So many species, so many ways to study them

Spotted salamander (Photo by Rosemary Mosco)

I have the best job in the world. I encourage people to get excited about nature. I’m a science communicator — someone who bridges the gap between scientists, the media and the public, helping us understand each other better. One way...

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Look for these first signs of spring across Canada

Red-winged blackbird (Photo by Bill Hubick)

Red-winged blackbird (Photo by Bill Hubick)

With the springing forward of our clocks and increased daylight, many Canadians are getting antsy for the arrival of spring, perhaps especially for our friends in the Atlantic provinces (darn you, Nor’easter!). What can be more delightful...

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How protecting water and land on Covey Hill helps Quebec’s salamanders

Allegheny mountain dusky salamander (Photo by Frédérick Lelièvre, Quebec Government)

Allegheny mountain dusky salamander (Photo by Frédérick Lelièvre, Quebec Government)

Deep in the rolling knolls of the Nature Conservancy of Canada’s (NCC’s) Covey Hill in Quebec are underground water sources, bursting through the land’s surface. These streams and rivers provide habitat for many animals,...

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Ten of nature's weirdest courtship rituals

Greater prairie chicken (Photo by Ron Knight/Wikimedia Commons)

Much like humans, other animals have evolved ways of wooing or courting potential mates, whether it’s singing a love song, doing a sensual dance or giving a thoughtful gift. With love in the air this Valentine’s Day, here are 10...

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How species survive the winter: Skin breathing and antifreeze

Northern leopard frog (Photo by NCC)

Previous blog posts have discussed how small songbirds and big brown bats survive the winter. Those blogs briefly covered some strategies used by birds and mammals. But what about amphibians? How do frogs survive the many months of sub-zero...

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November roundup: Conservation and nature stories that caught our eye this month

Javan gibbons (Photo by Jefri Tarigan)

Every day, countless inspiring and informative stories are published about conservation successes or discoveries in nature and wildlife around the world. Here are some that caught our attention in November 2017: The crawling dead DNA evidence...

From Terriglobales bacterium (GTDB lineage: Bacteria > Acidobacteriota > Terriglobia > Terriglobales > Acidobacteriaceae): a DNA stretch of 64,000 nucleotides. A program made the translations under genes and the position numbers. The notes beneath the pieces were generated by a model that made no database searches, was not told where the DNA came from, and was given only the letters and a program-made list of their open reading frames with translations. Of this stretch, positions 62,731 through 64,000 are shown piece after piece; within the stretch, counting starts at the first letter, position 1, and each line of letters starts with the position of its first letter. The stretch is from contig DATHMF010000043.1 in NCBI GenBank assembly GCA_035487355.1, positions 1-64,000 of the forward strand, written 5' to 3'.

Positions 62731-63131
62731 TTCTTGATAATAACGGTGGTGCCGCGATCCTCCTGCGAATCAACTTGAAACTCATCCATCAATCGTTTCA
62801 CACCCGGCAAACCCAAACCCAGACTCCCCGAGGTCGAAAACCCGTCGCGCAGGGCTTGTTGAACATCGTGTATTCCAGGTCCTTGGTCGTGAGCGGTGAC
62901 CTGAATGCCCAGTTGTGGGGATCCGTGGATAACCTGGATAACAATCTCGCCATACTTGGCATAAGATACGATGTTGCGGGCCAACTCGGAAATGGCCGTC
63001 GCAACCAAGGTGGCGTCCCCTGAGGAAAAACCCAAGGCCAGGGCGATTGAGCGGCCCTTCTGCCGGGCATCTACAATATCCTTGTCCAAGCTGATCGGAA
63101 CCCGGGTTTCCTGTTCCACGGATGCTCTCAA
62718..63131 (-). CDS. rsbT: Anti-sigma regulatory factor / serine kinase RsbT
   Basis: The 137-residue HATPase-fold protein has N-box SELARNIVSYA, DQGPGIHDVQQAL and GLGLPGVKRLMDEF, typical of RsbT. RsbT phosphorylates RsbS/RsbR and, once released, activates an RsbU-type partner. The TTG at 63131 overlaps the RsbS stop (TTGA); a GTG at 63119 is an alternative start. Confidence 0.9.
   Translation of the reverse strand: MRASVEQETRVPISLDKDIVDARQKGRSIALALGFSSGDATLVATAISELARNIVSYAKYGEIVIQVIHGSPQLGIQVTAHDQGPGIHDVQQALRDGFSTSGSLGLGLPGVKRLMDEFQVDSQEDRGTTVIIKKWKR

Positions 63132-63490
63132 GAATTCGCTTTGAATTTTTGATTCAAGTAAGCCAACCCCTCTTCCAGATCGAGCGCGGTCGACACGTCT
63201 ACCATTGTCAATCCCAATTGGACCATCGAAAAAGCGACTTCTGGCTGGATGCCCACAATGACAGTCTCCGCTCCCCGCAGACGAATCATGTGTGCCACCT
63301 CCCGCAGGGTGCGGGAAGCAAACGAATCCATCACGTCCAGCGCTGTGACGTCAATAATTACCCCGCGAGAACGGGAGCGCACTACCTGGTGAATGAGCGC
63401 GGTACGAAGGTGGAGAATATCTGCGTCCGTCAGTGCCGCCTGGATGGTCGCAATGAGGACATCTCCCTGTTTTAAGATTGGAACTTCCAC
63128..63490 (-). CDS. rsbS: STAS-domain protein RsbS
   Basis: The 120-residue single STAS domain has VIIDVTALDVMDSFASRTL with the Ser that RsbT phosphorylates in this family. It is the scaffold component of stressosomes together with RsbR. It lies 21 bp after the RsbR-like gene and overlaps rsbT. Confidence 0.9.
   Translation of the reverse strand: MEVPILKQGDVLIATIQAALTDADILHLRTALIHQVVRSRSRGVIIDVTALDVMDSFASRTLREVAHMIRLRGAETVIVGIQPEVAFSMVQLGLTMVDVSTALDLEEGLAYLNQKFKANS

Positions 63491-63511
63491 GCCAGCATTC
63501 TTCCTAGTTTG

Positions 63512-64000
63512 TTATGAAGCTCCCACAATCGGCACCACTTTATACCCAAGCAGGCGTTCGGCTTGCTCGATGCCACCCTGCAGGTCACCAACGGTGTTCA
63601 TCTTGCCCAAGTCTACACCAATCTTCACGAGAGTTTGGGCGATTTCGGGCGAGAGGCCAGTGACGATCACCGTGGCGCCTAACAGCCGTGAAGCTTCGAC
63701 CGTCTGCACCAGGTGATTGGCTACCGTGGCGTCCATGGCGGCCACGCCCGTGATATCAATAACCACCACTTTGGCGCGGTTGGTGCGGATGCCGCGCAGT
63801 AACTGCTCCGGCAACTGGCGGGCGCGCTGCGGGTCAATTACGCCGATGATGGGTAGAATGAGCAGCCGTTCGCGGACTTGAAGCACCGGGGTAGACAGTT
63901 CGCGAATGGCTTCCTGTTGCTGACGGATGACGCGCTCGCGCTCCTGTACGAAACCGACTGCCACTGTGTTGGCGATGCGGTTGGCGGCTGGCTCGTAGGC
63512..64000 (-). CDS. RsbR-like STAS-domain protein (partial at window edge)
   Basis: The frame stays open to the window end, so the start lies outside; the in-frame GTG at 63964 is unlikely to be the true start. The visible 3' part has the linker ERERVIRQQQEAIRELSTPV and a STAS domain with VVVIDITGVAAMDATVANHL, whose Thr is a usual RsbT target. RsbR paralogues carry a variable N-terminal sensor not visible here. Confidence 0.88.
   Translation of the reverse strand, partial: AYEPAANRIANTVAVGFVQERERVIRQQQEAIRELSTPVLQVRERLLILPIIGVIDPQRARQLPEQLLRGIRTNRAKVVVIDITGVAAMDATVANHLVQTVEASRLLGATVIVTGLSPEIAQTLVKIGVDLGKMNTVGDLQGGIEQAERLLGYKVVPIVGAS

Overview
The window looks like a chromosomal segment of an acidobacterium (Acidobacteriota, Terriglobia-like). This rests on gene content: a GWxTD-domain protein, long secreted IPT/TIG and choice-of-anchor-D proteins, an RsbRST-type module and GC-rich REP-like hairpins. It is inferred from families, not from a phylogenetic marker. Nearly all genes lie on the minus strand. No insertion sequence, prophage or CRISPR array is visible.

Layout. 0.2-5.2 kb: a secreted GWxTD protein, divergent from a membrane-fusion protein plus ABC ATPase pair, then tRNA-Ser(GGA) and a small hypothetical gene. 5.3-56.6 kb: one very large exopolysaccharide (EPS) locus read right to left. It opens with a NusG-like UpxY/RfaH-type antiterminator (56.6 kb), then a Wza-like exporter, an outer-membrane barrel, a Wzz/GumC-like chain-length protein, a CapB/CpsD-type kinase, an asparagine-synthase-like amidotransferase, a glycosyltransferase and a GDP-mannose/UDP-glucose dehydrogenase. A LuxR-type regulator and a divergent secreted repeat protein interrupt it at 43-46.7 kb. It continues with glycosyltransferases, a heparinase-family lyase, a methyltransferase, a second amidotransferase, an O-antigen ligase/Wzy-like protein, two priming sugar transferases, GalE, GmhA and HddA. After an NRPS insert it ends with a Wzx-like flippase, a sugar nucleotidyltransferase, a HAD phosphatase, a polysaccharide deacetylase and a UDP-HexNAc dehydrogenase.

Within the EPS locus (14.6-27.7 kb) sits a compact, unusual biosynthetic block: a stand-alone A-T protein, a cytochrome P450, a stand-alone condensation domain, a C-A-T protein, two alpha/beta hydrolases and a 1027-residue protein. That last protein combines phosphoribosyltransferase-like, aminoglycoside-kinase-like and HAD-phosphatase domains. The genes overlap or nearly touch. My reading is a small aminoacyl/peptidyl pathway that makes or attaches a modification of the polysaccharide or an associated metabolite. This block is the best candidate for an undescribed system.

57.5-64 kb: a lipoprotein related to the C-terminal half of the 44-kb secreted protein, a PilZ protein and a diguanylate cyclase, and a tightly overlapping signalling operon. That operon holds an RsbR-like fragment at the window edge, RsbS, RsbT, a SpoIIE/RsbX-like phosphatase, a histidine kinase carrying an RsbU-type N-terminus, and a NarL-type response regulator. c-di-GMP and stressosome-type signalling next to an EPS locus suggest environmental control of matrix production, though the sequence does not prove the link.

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Listening to the answers hidden in frog calls

Western chorus frog (Photo by Ryan Bolton)

Taking the time and effort to listen is essential to fully experiencing the outdoors. As a biologist, I am always keeping an eye and ear out for anything out of the ordinary, such as a rare frog, plant or bird species I’ve been hoping to...

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Five of nature's most fascinating families

Orca (Photo by Tim Ennis/NCC)

Orca, Salish Sea, BC (Photo by NCC)

If you thought human families were the only relatives with complex relationships, think again. In honour of Family Day, check out some of the animal kingdom’s fascinating families below: Orcas Orcas (also known as killer whales) are...

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Top 10 blog posts of 2016

Snow forest on Darkwoods, BC (Photo by NCC)

Snow forest on Darkwoods, BC (Photo by NCC)

This past year, Land Lines published content that celebrated the wonders of the world around us. From adventures on high mountain tops to exploring coastal habitats in Atlantic Canada, stories have come in from Nature Conservancy of Canada (NCC)...

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The Friday Five: Conservation and nature stories from around the world that caught our eye this week

Short-beaked echidna (Photo by Patrick Kavanagh/Wikimedia Commons)

Each week, countless inspiring and informative stories are published about conservation successes or new discoveries in nature and wildlife around the world. The Friday Five is a weekly roundup of some of the conservation and nature stories that...

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